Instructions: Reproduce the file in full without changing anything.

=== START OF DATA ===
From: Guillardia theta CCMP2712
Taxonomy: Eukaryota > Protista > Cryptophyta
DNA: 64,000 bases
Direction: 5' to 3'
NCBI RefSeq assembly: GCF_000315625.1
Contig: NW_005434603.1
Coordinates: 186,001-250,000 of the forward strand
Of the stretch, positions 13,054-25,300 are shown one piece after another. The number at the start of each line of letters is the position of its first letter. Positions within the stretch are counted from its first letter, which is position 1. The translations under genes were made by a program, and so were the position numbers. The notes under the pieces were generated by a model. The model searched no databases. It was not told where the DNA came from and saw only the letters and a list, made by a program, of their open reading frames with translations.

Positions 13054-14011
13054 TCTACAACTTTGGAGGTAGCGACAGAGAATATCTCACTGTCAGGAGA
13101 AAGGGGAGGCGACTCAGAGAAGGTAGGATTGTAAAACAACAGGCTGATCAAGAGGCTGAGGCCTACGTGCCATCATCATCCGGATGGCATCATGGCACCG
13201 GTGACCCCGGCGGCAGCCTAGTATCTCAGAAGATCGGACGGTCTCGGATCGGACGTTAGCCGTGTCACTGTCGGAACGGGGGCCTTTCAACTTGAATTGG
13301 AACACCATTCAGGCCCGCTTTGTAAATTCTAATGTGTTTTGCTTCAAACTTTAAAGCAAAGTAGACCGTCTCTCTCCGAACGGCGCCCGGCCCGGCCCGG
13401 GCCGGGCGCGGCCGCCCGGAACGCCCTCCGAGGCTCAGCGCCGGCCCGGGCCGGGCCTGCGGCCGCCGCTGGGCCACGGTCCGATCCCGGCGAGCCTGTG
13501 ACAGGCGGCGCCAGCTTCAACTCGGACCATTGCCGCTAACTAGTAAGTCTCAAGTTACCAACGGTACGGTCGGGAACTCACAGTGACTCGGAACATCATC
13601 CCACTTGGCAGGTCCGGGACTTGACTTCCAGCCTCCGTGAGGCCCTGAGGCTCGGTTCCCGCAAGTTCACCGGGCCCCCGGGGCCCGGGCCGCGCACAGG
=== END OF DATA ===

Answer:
From: Guillardia theta CCMP2712
Taxonomy: Eukaryota > Protista > Cryptophyta
DNA: 64,000 bases
Direction: 5' to 3'
NCBI RefSeq assembly: GCF_000315625.1
Contig: NW_005434603.1
Coordinates: 186,001-250,000 of the forward strand
Of the stretch, positions 13,054-25,300 are shown one piece after another. The number at the start of each line of letters is the position of its first letter. Positions within the stretch are counted from its first letter, which is position 1. The translations under genes were made by a program, and so were the position numbers. The notes under the pieces were generated by a model. The model searched no databases. It was not told where the DNA came from and saw only the letters and a list, made by a program, of their open reading frames with translations.

Positions 13054-14011
13054 TCTACAACTTTGGAGGTAGCGACAGAGAATATCTCACTGTCAGGAGA
13101 AAGGGGAGGCGACTCAGAGAAGGTAGGATTGTAAAACAACAGGCTGATCAAGAGGCTGAGGCCTACGTGCCATCATCATCCGGATGGCATCATGGCACCG
13201 GTGACCCCGGCGGCAGCCTAGTATCTCAGAAGATCGGACGGTCTCGGATCGGACGTTAGCCGTGTCACTGTCGGAACGGGGGCCTTTCAACTTGAATTGG
13301 AACACCATTCAGGCCCGCTTTGTAAATTCTAATGTGTTTTGCTTCAAACTTTAAAGCAAAGTAGACCGTCTCTCTCCGAACGGCGCCCGGCCCGGCCCGG
13401 GCCGGGCGCGGCCGCCCGGAACGCCCTCCGAGGCTCAGCGCCGGCCCGGGCCGGGCCTGCGGCCGCCGCTGGGCCACGGTCCGATCCCGGCGAGCCTGTG
13501 ACAGGCGGCGCCAGCTTCAACTCGGACCATTGCCGCTAACTAGTAAGTCTCAAGTTACCAACGGTACGGTCGGGAACTCACAGTGACTCGGAACATCATC
13601 CCACTTGGCAGGTCCGGGACTTGACTTCCAGCCTCCGTGAGGCCCTGAGGCTCGGTTCCCGCAAGTTCACCGGGCCCCCGGGGCCCGGGCCGCGCACAGG